Bodnant Welsh Food Veg king Medwyn hunts Wales’s oldest carrots

The UK’s most successful veg grower Medwyn Williams has launched a search for Wales’s oldest variety of carrot – dating back to the 16th century.

Produce from his Anglesey gardens have just gone on sale at Bodnant Welsh Food Centre in the Conwy Valley, with fresh picked lettuce through to rhubarb on offer.

The expert grower  – who picked up a record-breaking 11 gold awards at the prestigious Chelsea Flower Show  – now wants to track down more Welsh varieties to grow and sell at Bodnant.

The shop was recently named as the best Farm Shop in Britain by the influential BBC Good Food magazine.

Medwyn, who runs his veg growing business at Llanfair PG with son Alwyn, is convinced that the carrots won’t be orange – but purple, yellow or even black.

He said: “Carrots date back to the 1500s but originally they were not the orange we expect to see today. Those were bred in Holland because of the Dutch House of Orange, in the 1600s.

“I want to go back to these old varieties and I suspect that in a corner of North Wales somebody will be growing them, unaware of the huge amount of history behind their little patch of carrots.”

Medwyn is among a host of new North Wales based suppliers for Bodnant Welsh Food Centre, said Managing Director Chris Morton, who oversees the £6.5m centre at Tal y Cafn.

“When we were looking for new vegetable producers we wanted somebody that shared our vision of excellence who was able to supply new and usual varieties.

“We know that when cooks, both amateur or professional, visit our farm shop they are on the look-out for ingredients that will inspire them, as well as being tasty.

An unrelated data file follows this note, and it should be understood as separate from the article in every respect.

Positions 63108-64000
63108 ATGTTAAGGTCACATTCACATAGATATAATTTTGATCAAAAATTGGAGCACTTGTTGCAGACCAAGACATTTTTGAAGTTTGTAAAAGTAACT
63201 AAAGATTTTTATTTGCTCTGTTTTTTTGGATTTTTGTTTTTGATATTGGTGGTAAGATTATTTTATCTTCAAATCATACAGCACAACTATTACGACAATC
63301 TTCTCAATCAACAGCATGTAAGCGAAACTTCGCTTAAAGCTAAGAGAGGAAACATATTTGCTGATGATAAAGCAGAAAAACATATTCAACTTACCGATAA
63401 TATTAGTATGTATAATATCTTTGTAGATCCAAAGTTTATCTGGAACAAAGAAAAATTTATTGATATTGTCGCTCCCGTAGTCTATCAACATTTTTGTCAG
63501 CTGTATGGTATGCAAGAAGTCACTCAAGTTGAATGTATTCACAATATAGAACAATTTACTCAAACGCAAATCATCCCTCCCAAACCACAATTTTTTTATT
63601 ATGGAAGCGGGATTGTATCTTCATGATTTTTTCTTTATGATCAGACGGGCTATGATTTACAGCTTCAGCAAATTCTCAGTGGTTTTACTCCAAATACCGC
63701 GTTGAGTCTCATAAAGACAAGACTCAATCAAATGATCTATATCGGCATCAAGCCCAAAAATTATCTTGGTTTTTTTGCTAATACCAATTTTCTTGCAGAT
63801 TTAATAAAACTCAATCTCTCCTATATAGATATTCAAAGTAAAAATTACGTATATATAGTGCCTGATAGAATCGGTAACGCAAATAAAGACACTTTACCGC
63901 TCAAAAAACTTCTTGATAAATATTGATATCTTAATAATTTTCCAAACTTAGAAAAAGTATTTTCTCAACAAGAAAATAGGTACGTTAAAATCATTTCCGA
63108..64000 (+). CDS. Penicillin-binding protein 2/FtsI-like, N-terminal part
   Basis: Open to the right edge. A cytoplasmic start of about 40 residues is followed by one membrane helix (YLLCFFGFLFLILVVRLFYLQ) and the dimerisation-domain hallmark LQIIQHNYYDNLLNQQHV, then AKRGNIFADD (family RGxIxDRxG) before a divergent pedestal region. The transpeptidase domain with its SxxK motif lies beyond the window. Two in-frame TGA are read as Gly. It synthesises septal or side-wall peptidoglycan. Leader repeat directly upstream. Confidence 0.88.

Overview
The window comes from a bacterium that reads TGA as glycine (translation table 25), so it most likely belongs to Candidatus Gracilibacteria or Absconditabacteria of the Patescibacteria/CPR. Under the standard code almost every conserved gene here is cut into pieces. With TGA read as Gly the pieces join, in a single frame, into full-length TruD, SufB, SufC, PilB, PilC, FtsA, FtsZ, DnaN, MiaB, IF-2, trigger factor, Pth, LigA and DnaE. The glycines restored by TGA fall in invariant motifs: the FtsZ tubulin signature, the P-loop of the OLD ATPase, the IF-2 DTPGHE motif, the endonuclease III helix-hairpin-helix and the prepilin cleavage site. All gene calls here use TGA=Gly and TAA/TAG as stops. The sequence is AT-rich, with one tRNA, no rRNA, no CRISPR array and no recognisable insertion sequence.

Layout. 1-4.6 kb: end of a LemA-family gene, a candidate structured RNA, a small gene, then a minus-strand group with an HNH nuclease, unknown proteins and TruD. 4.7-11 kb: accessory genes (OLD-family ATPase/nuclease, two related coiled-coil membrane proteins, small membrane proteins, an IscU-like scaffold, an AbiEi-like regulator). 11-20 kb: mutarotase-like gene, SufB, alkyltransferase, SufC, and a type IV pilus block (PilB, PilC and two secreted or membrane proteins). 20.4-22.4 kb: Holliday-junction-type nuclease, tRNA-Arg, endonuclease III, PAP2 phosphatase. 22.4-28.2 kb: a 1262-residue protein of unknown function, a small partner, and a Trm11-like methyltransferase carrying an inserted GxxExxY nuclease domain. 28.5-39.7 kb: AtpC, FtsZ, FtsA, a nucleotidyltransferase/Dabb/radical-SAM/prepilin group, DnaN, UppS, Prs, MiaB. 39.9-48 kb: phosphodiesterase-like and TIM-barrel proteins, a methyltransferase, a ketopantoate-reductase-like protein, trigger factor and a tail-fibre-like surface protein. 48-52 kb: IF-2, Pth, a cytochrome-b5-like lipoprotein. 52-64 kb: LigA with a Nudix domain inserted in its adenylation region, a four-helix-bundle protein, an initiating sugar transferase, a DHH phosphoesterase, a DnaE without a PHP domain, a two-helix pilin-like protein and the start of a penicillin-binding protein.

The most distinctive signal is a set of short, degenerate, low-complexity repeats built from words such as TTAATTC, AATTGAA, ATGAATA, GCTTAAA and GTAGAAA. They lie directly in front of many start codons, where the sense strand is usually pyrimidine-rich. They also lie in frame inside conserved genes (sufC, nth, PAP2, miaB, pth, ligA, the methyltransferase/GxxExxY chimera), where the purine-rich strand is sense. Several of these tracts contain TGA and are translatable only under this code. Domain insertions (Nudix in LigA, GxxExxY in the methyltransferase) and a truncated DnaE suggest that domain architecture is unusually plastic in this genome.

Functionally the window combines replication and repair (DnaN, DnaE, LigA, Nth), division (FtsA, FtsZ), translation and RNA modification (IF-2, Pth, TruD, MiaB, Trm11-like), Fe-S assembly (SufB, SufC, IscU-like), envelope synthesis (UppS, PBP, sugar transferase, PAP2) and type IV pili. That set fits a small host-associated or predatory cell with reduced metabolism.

“Overall, 45 per cent of all products sold in the shop are produced at Bodnant Welsh Food centre, and three-quarters comes from Wales, including specialist foods from over 100 artisan producers,” added Chris.

Medwyn, who grew up in Llangristiolus, is also Chairman of the Royal Horticultural Society Fruit Vegetable and Herb Committee and President of the National Vegetable Society. He began growing veg when he was just eight, helping out his dad, a farm worker renowned for the length of his prize-winning carrots.

He is presently carefully tending his latest batch of carrots ready to put on display at July’s RHS Flower Show at Tatton in Cheshire.

“Today you can buy veg  seed easily – I sell seed myself for the giant varieties – but in years past such seeds were raised and kept each year by gardeners, with varieties very localised, often to the main mansion in the area – where the owners could afford gardeners to tend the grounds. Those gardeners, who guarded their stock, sometimes took the seeds home and raised them there as well for their own family, with the varieties passing down through the generations.

“So it is possible there are keen amateur growers using varieties of seeds that have been in the family for years and years. I’d love to hear from them.

“There is a growing interest in heritage varieties of carrots: they can look great on the plate and the taste is different to the usual orange versions as well,” added Medwyn.

Bodnant Welsh Food centre at Furnace Farm, Tal-y-cafn, in the Conwy valley, has its own dairy making cheese and ice cream, plus an on-site bakery and butchery, with award-winning pies. There’s also a wine store and tea rooms plus the Hayloft restaurant and farmhouse accommodation. More details at or call 01492 651100.

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